Eventually, in the USA, towards the late 1700's and early 1800's, a nail machine was devised which helped to automate the process. Flat metal strips of around two feet (600mm) in length and the width slightly larger than the nail length was presented to the machine.
The first lever cut a triangular strip of metal giving the desired width of the nail, the second lever held the nail in place while the third lever formed the head.
(this page contains the substance of an article entitled 'Traditional Cut Nails - worth preserving?
' written in May 2002 at the request of, and for inclusion in, the RICS Building Conservation Journal)For nail making, iron ore was heated with carbon to form a dense spongy mass of metal which was then fashioned into the shape of square rods and left to cool. After re-heating the rod in a forge, the blacksmith would cut off a nail length and hammer all four sides of the softened end to form a point.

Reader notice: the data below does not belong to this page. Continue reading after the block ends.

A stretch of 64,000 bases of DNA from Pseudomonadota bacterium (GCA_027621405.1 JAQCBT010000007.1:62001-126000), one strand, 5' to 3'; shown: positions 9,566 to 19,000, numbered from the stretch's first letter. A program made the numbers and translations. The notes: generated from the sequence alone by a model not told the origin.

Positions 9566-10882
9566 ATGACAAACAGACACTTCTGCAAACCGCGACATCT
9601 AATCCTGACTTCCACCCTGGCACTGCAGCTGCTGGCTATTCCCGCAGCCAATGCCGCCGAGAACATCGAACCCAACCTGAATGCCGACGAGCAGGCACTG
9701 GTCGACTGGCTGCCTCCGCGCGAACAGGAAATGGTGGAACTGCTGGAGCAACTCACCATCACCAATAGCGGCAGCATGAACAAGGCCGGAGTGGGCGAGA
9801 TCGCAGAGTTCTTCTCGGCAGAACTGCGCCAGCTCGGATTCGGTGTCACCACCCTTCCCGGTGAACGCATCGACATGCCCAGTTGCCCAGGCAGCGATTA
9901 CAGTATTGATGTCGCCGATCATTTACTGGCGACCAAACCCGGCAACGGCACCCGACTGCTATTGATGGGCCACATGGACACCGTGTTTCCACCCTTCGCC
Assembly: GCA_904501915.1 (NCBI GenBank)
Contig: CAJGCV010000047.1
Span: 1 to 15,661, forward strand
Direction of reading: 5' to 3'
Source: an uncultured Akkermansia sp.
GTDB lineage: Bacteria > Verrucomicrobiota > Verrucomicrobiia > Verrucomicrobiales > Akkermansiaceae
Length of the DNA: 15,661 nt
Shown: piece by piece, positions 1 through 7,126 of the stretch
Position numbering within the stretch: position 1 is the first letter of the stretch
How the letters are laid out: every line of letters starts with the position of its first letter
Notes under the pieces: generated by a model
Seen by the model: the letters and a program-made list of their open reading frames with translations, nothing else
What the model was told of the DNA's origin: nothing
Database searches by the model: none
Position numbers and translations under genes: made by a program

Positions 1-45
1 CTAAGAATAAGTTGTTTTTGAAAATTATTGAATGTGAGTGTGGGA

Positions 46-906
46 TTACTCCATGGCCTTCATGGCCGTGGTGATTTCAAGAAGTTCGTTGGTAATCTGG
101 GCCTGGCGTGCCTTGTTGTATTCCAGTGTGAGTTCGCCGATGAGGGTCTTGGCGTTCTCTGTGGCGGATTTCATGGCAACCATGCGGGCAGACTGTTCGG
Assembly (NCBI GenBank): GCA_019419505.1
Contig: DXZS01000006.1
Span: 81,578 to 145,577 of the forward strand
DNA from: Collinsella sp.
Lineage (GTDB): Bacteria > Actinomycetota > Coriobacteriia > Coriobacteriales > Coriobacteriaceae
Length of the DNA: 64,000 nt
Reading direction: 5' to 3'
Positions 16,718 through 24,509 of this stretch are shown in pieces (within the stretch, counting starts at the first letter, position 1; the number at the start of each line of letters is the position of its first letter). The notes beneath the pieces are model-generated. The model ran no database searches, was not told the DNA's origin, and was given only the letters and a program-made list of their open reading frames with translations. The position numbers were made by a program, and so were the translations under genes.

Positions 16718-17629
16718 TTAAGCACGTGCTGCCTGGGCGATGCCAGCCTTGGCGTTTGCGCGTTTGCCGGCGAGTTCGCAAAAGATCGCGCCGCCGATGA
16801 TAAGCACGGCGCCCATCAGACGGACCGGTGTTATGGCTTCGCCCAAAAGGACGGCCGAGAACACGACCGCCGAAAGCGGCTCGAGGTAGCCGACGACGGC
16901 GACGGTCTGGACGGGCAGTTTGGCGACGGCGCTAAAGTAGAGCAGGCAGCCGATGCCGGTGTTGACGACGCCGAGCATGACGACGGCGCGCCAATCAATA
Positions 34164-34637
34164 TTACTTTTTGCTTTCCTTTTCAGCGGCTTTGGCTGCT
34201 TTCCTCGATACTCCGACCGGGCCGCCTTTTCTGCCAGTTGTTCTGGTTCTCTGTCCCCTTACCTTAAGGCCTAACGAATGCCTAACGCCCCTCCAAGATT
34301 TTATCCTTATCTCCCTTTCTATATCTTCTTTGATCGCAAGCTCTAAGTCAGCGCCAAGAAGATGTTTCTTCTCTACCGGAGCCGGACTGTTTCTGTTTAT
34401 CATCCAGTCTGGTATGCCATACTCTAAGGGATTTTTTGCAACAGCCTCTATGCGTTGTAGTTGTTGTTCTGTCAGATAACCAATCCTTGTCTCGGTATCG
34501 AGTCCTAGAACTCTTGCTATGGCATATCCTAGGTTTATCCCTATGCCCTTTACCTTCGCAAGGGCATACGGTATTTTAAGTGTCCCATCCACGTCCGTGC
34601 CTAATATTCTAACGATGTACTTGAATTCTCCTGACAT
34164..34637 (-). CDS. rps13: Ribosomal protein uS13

In Tudor times, we have evidence that the nail shape had not changed at all as can be seen by the nails found preserved in a barrel of tar on board the 'Mary Rose' - the Tudor flag ship of Henry VIII built in 1509 and recovered from the mud of the Solent in 1982.It was not until around 1600 that the first machine for making nails appeared, but that tended really to automate much of the blacksmith's job.The 'Oliver' - a kind of work-bench, equipped with a pair of treadle operated hammers - provided a mechanism for beating the metal into various shapes but the nails were still made one at a time.An estimated 15,000 nails were used in building this house.[A] "[...] Victorian is not a style, it was an era. Pictured are Carl and Ina Pigott and their son, Frederick Pigott, Jr.Traditional techniques and materials were used (as well as antique parts reused) to make Renaissance revival and fake furniture.